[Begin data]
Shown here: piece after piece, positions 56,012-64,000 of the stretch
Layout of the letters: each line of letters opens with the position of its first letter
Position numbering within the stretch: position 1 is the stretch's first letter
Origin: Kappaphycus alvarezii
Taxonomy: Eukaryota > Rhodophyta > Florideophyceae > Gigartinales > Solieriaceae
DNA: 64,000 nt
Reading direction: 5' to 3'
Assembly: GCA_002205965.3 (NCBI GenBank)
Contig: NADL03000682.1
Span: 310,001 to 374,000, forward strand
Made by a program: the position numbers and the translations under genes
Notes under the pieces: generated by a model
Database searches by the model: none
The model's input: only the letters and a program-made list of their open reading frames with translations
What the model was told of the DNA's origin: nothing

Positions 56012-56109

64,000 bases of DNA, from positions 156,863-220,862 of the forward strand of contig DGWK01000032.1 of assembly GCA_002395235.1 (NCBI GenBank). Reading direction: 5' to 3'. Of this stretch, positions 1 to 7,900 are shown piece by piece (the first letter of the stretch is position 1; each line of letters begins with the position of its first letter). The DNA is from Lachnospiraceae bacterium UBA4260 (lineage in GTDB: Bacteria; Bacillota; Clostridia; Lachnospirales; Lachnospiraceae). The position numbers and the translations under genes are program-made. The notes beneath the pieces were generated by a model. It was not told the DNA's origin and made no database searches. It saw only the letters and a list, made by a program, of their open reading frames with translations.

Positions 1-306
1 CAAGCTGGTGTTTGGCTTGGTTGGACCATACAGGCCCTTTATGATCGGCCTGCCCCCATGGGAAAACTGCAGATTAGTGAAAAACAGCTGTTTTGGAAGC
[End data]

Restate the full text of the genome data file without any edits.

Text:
Shown here: piece after piece, positions 56,012-64,000 of the stretch
Layout of the letters: each line of letters opens with the position of its first letter
Position numbering within the stretch: position 1 is the stretch's first letter
Origin: Kappaphycus alvarezii
Taxonomy: Eukaryota > Rhodophyta > Florideophyceae > Gigartinales > Solieriaceae
DNA: 64,000 nt
Reading direction: 5' to 3'
Assembly: GCA_002205965.3 (NCBI GenBank)
Contig: NADL03000682.1
Span: 310,001 to 374,000, forward strand
Made by a program: the position numbers and the translations under genes
Notes under the pieces: generated by a model
Database searches by the model: none
The model's input: only the letters and a program-made list of their open reading frames with translations
What the model was told of the DNA's origin: nothing

Positions 56012-56109

64,000 bases of DNA, from positions 156,863-220,862 of the forward strand of contig DGWK01000032.1 of assembly GCA_002395235.1 (NCBI GenBank). Reading direction: 5' to 3'. Of this stretch, positions 1 to 7,900 are shown piece by piece (the first letter of the stretch is position 1; each line of letters begins with the position of its first letter). The DNA is from Lachnospiraceae bacterium UBA4260 (lineage in GTDB: Bacteria; Bacillota; Clostridia; Lachnospirales; Lachnospiraceae). The position numbers and the translations under genes are program-made. The notes beneath the pieces were generated by a model. It was not told the DNA's origin and made no database searches. It saw only the letters and a list, made by a program, of their open reading frames with translations.

Positions 1-306
1 CAAGCTGGTGTTTGGCTTGGTTGGACCATACAGGCCCTTTATGATCGGCCTGCCCCCATGGGAAAACTGCAGATTAGTGAAAAACAGCTGTTTTGGAAGC